Vol.11 Interview with Donors

Shintaro Sugio
Born in former Keijo City in 1937. Graduated from Kyoto University's Department of Forest and Biomaterials Science in the Faculty of Agriculture in 1960. Founded PREC Institute Inc. in 1972, after working in the National Park Department of the Ministry of Health, Labour and Welfare, Kagoshima Prefecture, and the Environmental Agency. Has served as President of the International Federation of Landscape Architects (IFLA) Japan, Vice Chairman of the Japan National Committee of the International Council on Monuments and Sites (ICOMOS), President of the Japanese Society of Landscape Architects, and Vice Chairman of the Cultural Landscapes Committee of ICOMOS IFLA.

Q  What were your days at Kyoto University like in the late 1950s?

They were very busy. Since I lived in Senriyama, Osaka, my commute was very long. However, in my second year, I switched from Uji campus to Yoshida campus, which gave me some time to spare. So, I first joined the school's symphony orchestra and then founded a contract bridge club. In addition, I hosted a number of Kansai Student Landscape Architecture Conference meetings and established a student-organized seminar titled "Town Design Group" for discussing city planning. Subsequently, one of my teachers who had heard of my startup skills asked me for help in starting a shooting team, which required carrying out procedures for purchasing rifles. While I already had a tough time managing five organizations, being poor--as was the entire country back then--required me to endure extra hardship to somehow buy myself an instrument. At the time, asking graduates for donations was not an option, so we raised money little by little by holding dance parties.

Q  Did you find the experience helpful in starting your business?

My experience of recruiting helpers and raising funds was certainly useful, but what helped me more were the connections and credibility given to me as a Kyoto University graduate. My company offers consultation services on World Heritage Sites, which it started providing thanks to an opportunity I was given by one of my college upperclassmen. The University's network of graduates also supported me in becoming a member of the UNESCO World Heritage Committee.
On the other hand, a number of things that I took up in college continue to enrich my life and have become my treasures. After turning 80, I restarted playing the flute, which I used to play in my college symphony orchestra. Some of my friends have also chosen to enjoy their lives after retirement by playing their old instruments. About 30 years ago, I applied my experience with the flute to learning to play the Noh flute, and have subsequently begun offering Noh flute lessons to children at the Yoyogi Hachimangu Shrine. I also serve as chairman of the Yoyogi Bayashi History Preservation Association, which is an Intangible Folk Cultural Property designated by Shibuya Ward. In addition, although I used to be a terrible dancer back when I was raising money by holding dance parties, thanks to my wife, I have been practicing dancing for the nearly 20 years. I also participate in official contract bridge tournaments.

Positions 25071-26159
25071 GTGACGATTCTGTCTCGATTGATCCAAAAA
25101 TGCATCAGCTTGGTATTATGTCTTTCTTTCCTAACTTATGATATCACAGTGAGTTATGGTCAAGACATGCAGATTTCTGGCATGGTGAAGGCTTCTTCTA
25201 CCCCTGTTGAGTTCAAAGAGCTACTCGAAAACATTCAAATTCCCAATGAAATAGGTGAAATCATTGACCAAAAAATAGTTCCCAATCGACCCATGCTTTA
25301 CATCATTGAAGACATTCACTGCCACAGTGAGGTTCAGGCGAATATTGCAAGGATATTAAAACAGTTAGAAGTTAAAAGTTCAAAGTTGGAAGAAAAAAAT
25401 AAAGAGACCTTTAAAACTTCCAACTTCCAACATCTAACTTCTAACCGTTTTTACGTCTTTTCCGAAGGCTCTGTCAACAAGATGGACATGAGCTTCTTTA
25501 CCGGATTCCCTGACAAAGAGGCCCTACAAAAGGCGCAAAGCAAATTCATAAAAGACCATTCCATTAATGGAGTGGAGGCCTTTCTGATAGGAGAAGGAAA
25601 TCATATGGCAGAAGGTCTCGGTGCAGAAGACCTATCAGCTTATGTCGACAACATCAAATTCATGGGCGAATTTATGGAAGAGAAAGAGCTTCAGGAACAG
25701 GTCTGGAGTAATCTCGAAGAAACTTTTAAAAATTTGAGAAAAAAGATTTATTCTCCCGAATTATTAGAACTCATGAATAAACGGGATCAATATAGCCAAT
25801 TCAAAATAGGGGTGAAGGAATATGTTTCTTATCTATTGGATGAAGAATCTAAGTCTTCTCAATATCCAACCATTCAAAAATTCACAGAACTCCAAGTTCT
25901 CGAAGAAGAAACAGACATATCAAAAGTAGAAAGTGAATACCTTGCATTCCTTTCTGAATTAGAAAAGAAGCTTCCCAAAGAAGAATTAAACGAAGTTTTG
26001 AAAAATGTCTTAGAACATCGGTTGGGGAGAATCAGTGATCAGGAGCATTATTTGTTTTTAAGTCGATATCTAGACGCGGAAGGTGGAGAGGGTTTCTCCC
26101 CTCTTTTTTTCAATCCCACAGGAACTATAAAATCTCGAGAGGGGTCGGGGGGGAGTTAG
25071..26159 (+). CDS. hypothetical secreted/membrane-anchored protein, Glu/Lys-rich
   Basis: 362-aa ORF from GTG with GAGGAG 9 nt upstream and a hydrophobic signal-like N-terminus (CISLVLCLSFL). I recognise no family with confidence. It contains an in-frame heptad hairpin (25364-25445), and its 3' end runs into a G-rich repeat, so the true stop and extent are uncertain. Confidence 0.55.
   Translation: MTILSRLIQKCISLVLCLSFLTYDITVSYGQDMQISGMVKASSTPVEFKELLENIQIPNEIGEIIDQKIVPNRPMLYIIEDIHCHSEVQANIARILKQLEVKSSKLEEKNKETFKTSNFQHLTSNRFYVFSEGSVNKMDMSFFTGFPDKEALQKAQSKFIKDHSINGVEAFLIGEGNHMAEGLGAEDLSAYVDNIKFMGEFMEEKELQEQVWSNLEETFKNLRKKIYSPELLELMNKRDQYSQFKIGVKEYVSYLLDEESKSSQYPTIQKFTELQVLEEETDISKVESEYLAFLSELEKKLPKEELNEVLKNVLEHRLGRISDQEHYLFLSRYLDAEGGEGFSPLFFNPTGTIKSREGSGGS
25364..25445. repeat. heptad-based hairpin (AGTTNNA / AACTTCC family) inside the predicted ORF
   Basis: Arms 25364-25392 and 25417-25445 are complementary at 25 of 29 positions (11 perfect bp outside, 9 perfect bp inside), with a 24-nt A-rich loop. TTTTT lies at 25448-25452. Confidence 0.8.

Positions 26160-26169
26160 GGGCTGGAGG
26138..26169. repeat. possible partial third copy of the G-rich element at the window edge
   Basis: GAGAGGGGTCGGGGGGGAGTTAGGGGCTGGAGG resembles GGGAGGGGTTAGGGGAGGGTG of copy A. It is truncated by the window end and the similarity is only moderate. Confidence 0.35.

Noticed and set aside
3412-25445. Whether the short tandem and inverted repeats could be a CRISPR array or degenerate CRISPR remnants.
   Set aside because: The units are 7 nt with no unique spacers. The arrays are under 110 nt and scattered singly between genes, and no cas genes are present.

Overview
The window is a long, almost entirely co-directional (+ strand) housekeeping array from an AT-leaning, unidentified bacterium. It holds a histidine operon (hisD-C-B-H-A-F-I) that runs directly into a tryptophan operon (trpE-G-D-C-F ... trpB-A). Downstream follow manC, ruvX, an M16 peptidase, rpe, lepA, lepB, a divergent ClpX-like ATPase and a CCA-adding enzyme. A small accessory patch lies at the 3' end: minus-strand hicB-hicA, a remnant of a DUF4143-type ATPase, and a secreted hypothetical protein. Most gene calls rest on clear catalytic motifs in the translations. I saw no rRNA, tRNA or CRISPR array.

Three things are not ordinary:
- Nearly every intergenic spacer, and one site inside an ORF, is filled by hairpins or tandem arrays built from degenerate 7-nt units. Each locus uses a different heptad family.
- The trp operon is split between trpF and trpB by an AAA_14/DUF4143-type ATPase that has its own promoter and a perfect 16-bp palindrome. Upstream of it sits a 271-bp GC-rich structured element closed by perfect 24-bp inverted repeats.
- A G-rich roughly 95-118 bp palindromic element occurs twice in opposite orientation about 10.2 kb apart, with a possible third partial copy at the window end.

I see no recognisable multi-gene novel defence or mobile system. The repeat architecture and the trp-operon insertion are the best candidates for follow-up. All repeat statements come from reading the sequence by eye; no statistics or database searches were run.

Furthermore, having not only studied landscape architecture in college but also worked in the industry, I regularly publish papers on the profession.
Thinking about all the experience Kyoto University gave me and how it has helped me throughout my life and work just deeply moves me.

Q 「How were you able to develop the foresight half a century
  ago to start a business that specializes in dealing
  with environmental issues?

I was inspired by a news broadcast about then-President Nixon responding to widespread public concern over environmental pollution by founding the United States Environmental Protection Agency in 1970. Subsequently, while reading through some documents issued by the U.S. government, I learned that environmental assessments were required for public works and immediately decided to introduce this concept to Japan. In addition, in the 1980s, when I learned that countries overseas were beginning to build zoos that kept their animals in environments closely resembling their natural habitats, I also immediately contacted an architect to import this concept.
Therefore, instead of considering myself as having had some foresight, I would say I kept a lookout for hard-to-spot opportunities and applied the activeness that I developed at Kyoto University.

Q  Lastly, is there a message you want to leave
  Kyoto University students with?

Succeeding in the Reiwa era, a time when development and peace are hoped for, will require creativity. In other words, it will be a good time for Kyoto University students, because they can display their strengths by demonstrating their unique creativity. While creativity cannot be easily taught through education, it is something that can be cultivated in Kyoto, a place with rich nature and history. I hope that Kyoto University students know that society expects them to create new things and look forward to seeing them succeed in the new era.

(Interviewed in March 2019)